Food No-Nos from "The Biggest Loser's" Nutritionist
Nutritionist Rachel Beller, M.S., R.D., helps people transform their eating habits on The Biggest Loser, and now she's showing you which foods you might want to avoid to keep your waistline in check — and how you can find healthier alternatives.
"The way you want to judge a bread is by the squeeze method. If you can squeeze a slice into a small marble, it's probably not going to have much nutritional value. Hidden sugars, high fructose corn syrup — it's going to turn into sugar right away once you eat it. What you want is something where you can actually see visible pieces of the grains within the bread, and is firm when you try to squeeze it. That's going to have whole grains and your body's going to work hard to break that down."
"Many granolas, per quarter of a cup to half a cup, will have 200 to 280 calories, and that's before you put anything on it. If you still want the crunch and you still want the taste, you can take a high-fiber cereal and tease it with a little bit of the granola. It's like you're diluting it."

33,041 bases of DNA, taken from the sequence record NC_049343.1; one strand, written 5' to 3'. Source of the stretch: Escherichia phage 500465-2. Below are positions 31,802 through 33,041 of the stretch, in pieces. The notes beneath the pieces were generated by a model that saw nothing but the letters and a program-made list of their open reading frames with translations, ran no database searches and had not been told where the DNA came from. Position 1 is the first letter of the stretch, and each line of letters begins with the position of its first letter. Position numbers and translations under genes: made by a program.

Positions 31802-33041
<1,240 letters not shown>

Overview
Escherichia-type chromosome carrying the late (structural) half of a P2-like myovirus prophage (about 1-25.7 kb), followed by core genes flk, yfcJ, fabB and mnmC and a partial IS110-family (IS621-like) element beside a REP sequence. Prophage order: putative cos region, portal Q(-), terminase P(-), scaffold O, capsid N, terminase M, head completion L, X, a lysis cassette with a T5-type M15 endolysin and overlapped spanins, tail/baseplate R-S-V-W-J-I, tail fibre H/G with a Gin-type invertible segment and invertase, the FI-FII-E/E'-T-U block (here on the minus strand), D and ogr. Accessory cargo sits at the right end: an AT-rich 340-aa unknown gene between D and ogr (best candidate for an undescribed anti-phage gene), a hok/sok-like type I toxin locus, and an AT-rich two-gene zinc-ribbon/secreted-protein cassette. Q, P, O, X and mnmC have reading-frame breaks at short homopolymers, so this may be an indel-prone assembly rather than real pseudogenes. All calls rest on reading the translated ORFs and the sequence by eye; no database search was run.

"A lot of the packaged popcorn we buy at the market has a lot of stuff that I would not go near. It has hydrogenated fats, which aren't healthy, artificial colors, flavors, and if you cut the bag open [before popping], that does not look natural. What I like to do is a one-ingredient item: you take a brown paper lunch bag, put in a quarter of cup of organic kernels, fold it up twice, and put it in the microwave for a couple minutes. And it costs about 35 cents on average. Then spray it with a good, natural oil spray, and go savory or sweet with garlic salt or cinnamon sugar."
"When I see 'lite' on a yogurt, a red flag goes up. Basically, it means a lot of sugars or artificial sweeteners, which is not something we need or we want. What you could do is go Greek; it's got two thirds more protein, and you can add your own sweetener. I got The Biggest Loser contestants hooked on this vanilla stevia extract and you can find it at any health food store. Add a couple drops of that, or you could stir in a low-sugar jam, add some berries or some cinnamon."
"This is another example of a lot of unnecessary extras: hydrogenated fats, sugar and a lot of other things, when in reality, peanut butter is just peanuts. Maybe a dash of salt or none at all. That's all you need."
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